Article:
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From Prada to Nada
A lot or a little?
The parents' guide to what's in this movie.
What parents need to know
Parents need to know that this modernized take on Jane Austen's Sense and Sensibility stars former teen sensations Camilla Belle and Alexa Vega (Spy Kids) as wealthy sisters who move to East L.A. after their father's death leaves them penniless. The word "s--t" is used frequently, and one relationship leads to a sexual situation (but there's no nudity). Characters drink and get drunk, and marijuana use is visible. Expect lots of humor and stereotypes based on Mexican-American culture, but the movie also celebrates the beauty of this heritage and offers positive messages about family, friendship, and love.
- Parents say
- Kids say
What's the story?
FROM PRADA TO NADA is a modern, Latino-centric tale loosely based on Jane Austen’s Sense and Sensibility. When law student Nora Dominguez (Camilla Belle) and her shallow younger sister, Mary (Alexa Vega), suddenly lose their father, they find themselves penniless. Forced to sell their Beverly Hills home to their estranged half-brother (Pablo Cruz) and his self-centered wife, Olivia (April Bowlby), to cover their father’s debts, the sisters move in with their great aunt, Tia Aurelia (Adriana Barraza) in East L.A. It isn’t easy, but things look up when Nora attracts the interest of Olivia’s brother, Edward (Nicholas D’Agosto), and Mary finds love with wealthy graduate tutor, Rodrigo Fuentes (Kuno Becker) ... much to the dismay of Aurelia’s proud neighbor Bruno (Wilmer Valderrama). As the sisters navigate a new world of romance, heartache, and love, they also discover the beauty of their Mexican heritage.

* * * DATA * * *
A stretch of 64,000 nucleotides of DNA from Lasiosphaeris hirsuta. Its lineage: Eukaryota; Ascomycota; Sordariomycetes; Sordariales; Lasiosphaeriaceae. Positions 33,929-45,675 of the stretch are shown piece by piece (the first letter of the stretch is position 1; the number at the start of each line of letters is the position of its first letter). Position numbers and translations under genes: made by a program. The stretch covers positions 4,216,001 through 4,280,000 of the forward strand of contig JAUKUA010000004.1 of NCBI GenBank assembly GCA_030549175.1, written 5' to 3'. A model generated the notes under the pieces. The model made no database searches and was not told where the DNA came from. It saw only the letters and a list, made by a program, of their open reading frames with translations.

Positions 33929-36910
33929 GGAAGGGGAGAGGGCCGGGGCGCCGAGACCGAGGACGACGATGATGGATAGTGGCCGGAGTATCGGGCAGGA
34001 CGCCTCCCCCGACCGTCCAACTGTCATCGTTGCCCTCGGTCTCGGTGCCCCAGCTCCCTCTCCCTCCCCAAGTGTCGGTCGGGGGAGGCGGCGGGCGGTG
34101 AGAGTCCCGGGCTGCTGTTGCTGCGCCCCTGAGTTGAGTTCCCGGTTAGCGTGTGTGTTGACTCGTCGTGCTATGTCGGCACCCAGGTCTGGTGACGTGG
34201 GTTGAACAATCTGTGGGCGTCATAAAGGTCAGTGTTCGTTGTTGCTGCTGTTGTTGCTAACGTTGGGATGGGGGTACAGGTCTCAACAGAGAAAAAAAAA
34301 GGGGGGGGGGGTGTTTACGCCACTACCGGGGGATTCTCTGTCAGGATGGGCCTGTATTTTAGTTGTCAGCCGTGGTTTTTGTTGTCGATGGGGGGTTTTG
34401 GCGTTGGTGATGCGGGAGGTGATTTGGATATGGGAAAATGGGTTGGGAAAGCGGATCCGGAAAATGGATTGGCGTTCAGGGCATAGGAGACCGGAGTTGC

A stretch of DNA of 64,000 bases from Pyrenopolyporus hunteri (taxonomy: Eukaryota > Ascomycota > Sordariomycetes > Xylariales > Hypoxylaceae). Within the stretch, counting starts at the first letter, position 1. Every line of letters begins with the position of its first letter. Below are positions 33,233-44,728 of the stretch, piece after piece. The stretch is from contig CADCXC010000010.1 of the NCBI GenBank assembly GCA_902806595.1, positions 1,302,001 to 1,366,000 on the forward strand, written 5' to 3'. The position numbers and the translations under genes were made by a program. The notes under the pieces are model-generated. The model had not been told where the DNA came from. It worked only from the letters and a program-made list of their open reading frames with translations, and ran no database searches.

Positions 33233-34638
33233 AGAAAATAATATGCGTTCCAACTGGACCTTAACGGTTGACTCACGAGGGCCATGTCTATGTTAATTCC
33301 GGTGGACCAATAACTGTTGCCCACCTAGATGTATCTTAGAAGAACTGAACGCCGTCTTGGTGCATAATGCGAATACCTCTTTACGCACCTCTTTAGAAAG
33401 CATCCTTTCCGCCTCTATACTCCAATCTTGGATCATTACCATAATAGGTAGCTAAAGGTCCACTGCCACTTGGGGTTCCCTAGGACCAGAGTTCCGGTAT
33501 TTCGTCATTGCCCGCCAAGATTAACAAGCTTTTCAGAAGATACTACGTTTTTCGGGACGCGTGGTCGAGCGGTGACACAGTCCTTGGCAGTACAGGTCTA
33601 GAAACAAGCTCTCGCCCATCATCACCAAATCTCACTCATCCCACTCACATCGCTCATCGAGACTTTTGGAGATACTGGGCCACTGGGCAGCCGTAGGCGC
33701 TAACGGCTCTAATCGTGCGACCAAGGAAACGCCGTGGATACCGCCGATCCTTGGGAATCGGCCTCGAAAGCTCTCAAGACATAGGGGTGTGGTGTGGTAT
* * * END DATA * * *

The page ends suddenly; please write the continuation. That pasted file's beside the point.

Is it any good?
The movie offers a unique version of the Austen classic Sense and Sensibility. It effectively draws on the contrasts between the upscale neighborhood of Beverly Hills and East Los Angeles’ prominent Mexican-American community as a way to illustrate class distinctions. But the poignant loss of the sisters’ father and the discovery of a new brother gets a little lost in the narrative about the young women losing their material wealth.
There's also some stereotyping here, and the clash of the two cultures can often feel predictable and formulaic, which results in jokes that are only mildly funny. But it's clear that overall the movie seeks to celebrate the beauty and richness of America’s Mexican heritage and offers this message within the context of family and love.
Talk to your kids about ...
Families can talk about how the media represents different races and ethnicities. Is it possible to offer a humorous look at a culture’s specific characteristics without using stereotypes? When does this humor cross the line into being critical and/or insulting?
What do the main characters learn over the course of the movie? Are they -- and their challenges -- relatable?
How do films stay true to classic tales written by masters like Shakespeare or Jane Austen while reflecting modern-day culture and values? What are the different ways that their stories have been told over the years? What's your favorite adaptation, and why?